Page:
*Note: This is an abbreviated Project Idea, without notes to start your background research, a specific list of materials, or a procedure for how to do the experiment. You can identify abbreviated Project Ideas by the asterisk at the end of the title. If you want a Project Idea with full instructions, please pick one without an asterisk.
The sustainability of our planet's resources ultimately depends upon our actions as citizens. How much we drive, what we eat, whether we have pets, and whether we recycle are all individual actions that affect the sustainability of the Earth's resources. Learn how ecological footprinting works and figure out how big your footprint is. How big is your family's footprint? Your school? A local business? Can you propose ways to increase or decrease the size of your ecological footprint? Develop your own way to measure ecological impact. How do people measure up using your tool? (Redefining Progress, 2002; Redefining Progress, 2004)
The Ask an Expert Forum is intended to be a place where students can go to find answers to science questions that they have been unable to find using other resources. If you have specific questions about your science fair project or science fair, our team of volunteer scientists can help. Our Experts won't do the work for you, but they will make suggestions, offer guidance, and help you troubleshoot.
If you like this project, you might enjoy exploring these related careers:
Have you ever noticed that for people with asthma it can sometimes be especially hard to breathe in the middle of a busy city? One reason for this is the exhaust from vehicles. Cars, buses, and motorcycles add pollution to our air, which affects our health. But can pollution impact more than our health? Cutting down trees, or deforestation, can contribute to erosion, which carries off valuable topsoil. But can erosion alter more than the condition of the soil? How does an oil spill harm fish and aquatic plants? How does a population of animals interact with its environment? These are questions that environmental scientists study and try to find answers to. They conduct research or perform investigations to identify and eliminate the sources of pollution or hazards that damage either the environment or human and animal health. Environmental scientists are the stewards of our environment and are committed to keeping it safe for future generations.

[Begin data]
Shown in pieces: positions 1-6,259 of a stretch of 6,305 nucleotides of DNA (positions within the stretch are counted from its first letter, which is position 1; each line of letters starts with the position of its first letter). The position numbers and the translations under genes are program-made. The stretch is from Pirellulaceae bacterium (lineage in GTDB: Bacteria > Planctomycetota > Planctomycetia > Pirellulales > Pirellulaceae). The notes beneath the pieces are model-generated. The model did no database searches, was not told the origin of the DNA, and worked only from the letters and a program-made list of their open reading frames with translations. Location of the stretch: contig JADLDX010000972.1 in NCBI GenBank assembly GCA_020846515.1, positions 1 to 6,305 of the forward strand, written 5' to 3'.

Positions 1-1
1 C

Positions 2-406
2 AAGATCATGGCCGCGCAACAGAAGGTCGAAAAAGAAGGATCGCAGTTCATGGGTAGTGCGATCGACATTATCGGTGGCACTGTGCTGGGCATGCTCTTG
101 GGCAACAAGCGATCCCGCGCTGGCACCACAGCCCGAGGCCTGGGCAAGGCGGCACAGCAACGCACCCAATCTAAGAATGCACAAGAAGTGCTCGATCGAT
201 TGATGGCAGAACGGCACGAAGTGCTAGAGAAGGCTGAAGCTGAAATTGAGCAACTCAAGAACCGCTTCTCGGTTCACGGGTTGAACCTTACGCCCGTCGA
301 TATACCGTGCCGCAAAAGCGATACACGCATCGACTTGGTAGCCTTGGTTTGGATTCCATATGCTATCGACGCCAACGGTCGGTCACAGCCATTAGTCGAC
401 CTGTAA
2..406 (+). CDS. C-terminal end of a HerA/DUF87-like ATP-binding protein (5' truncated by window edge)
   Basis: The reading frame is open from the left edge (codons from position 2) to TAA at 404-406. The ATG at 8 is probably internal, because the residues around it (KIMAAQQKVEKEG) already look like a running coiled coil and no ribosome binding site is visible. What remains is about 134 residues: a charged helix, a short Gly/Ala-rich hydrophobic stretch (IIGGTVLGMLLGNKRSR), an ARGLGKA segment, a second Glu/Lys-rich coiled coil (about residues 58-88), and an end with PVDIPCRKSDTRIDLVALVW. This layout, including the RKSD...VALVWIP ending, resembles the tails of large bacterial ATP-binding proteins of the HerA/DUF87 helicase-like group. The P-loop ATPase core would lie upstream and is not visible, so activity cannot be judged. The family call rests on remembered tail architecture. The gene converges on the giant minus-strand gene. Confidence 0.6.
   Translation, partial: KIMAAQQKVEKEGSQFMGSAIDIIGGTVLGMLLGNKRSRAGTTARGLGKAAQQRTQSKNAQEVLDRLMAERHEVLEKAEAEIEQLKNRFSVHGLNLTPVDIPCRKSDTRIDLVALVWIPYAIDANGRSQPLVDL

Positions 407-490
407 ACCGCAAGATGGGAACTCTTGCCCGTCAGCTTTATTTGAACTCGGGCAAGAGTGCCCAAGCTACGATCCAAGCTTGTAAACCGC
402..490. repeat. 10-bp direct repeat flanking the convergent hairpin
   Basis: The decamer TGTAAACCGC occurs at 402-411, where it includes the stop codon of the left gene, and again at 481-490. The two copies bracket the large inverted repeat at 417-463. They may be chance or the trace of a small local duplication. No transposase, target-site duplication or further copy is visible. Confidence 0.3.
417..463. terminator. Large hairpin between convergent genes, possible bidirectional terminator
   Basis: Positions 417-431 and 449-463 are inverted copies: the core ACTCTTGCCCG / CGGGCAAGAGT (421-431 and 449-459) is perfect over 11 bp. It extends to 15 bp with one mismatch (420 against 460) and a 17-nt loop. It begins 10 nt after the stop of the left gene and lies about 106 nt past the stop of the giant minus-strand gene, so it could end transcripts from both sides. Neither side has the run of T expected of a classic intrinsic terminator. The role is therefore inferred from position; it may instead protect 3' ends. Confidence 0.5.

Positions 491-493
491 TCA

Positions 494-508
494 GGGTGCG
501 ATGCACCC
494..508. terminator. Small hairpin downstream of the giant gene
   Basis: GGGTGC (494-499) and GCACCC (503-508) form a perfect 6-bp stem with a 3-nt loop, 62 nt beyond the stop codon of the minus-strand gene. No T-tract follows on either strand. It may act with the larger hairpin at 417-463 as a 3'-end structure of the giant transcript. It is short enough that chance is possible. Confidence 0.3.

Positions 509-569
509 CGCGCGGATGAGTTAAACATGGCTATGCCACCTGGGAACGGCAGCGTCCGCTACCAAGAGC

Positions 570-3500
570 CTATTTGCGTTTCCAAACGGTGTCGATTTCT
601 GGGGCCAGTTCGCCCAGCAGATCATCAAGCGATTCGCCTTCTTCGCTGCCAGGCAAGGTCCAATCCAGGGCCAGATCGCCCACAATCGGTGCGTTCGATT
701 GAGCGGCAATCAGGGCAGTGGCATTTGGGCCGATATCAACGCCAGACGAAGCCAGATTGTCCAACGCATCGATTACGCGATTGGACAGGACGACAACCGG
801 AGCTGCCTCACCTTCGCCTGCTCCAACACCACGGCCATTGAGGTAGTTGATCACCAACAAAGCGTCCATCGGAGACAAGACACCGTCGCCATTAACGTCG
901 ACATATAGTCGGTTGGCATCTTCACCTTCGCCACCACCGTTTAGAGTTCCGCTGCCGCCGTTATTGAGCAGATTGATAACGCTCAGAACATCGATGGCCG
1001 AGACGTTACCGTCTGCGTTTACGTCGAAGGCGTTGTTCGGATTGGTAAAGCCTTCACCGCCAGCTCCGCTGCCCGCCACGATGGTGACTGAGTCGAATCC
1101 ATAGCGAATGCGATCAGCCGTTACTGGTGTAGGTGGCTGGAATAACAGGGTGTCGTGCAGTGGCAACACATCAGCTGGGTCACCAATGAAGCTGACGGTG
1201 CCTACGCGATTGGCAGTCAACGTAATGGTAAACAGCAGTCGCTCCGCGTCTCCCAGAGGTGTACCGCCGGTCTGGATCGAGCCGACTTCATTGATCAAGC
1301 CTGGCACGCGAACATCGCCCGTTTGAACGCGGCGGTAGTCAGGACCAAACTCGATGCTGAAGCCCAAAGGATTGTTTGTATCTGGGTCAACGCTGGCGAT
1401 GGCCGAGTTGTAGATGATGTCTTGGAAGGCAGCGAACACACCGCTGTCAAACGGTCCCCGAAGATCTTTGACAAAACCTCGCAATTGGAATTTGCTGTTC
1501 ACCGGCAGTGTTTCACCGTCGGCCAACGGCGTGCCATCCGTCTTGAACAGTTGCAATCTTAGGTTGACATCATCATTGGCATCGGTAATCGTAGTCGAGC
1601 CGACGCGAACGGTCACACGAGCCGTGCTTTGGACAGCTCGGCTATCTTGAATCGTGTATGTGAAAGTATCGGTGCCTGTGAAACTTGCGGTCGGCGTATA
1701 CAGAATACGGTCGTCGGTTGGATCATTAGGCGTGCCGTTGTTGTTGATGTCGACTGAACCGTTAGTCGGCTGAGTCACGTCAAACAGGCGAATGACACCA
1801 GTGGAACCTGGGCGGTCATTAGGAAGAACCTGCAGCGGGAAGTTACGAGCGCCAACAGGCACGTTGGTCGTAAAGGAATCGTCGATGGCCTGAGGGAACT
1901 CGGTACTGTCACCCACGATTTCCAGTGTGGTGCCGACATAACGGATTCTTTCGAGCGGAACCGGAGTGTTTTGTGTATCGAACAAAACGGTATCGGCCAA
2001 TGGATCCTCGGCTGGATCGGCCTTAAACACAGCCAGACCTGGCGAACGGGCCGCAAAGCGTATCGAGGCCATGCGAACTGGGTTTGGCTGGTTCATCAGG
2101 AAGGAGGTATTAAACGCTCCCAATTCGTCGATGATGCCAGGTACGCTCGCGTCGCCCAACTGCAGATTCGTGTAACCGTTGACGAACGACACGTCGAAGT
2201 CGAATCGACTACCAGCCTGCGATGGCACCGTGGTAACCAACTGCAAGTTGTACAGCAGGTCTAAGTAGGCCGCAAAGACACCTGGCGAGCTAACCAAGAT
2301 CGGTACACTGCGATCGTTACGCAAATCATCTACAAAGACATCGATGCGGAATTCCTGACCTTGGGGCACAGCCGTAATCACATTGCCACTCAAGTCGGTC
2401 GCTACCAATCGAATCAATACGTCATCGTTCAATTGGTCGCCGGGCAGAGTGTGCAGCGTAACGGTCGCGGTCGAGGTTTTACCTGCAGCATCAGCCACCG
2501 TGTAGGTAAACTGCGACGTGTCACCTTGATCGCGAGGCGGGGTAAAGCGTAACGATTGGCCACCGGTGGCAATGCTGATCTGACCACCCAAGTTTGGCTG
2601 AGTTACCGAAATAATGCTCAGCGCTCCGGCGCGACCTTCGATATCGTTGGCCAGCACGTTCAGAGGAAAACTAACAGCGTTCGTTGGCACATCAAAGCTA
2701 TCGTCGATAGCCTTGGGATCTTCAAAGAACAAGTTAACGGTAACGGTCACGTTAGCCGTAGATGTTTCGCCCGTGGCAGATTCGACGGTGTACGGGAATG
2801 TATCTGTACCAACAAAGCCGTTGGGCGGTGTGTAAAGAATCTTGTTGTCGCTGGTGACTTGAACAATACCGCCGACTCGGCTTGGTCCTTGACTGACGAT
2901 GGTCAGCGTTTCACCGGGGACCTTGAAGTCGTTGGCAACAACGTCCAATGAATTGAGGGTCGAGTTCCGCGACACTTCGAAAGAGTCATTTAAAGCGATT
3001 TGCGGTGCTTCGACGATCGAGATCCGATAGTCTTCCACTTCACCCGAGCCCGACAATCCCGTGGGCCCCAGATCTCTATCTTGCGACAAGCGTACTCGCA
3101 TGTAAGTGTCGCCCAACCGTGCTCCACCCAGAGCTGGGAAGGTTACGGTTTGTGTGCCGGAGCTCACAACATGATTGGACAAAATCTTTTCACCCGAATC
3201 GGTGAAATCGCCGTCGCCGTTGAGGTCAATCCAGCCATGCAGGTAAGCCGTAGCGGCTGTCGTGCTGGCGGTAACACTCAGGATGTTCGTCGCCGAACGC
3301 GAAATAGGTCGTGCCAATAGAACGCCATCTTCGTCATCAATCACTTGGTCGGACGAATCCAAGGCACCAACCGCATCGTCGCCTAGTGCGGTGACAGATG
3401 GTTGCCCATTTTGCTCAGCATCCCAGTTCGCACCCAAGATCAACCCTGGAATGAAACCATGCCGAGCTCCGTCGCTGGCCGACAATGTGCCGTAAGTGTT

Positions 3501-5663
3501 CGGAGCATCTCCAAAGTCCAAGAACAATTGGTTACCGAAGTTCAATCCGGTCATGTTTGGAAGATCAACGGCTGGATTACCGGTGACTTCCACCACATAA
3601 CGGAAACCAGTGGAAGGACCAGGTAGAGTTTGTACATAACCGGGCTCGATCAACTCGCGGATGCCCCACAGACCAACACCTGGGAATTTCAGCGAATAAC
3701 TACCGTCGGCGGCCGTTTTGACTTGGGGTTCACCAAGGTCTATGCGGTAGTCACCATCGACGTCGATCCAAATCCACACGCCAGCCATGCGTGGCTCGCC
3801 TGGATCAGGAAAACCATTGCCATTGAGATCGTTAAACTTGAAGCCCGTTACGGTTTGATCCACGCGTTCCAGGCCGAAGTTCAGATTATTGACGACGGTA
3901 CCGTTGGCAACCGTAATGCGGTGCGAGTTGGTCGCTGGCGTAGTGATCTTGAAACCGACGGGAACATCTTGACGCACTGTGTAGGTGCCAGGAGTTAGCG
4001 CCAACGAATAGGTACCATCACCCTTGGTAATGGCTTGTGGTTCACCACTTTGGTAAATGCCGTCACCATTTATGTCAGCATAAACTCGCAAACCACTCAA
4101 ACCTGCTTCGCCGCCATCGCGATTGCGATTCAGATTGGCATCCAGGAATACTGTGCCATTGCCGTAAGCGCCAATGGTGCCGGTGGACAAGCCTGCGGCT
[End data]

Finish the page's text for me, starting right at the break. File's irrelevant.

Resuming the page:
Are you passionate about the environment? Do you like developing and implementing new ideas? Do you enjoy talking with people about how humans impact nature? If these things are true about you, then you may be the ideal candidate for a job as a sustainability specialist. Sustainability specialists work in large and small corporations and universities to design and execute energy and resource conservation programs that reduce their employers' impact on the environment. This is a great career for people who enjoy working on teams, are socially responsible, and like to get things done!
Every country has resources—people, land, raw materials, capital, and machinery—and economists study how those resources are distributed to create the goods that people buy, and the services people need or want. In their studies, economists monitor economic trends and collect data on things like energy costs, inflation, interest rates, exchange rates, business cycles, taxes, and employment levels. Based on their analysis of this data, they develop forecasts of economic activity so that businesses and governments can better plan for the future.
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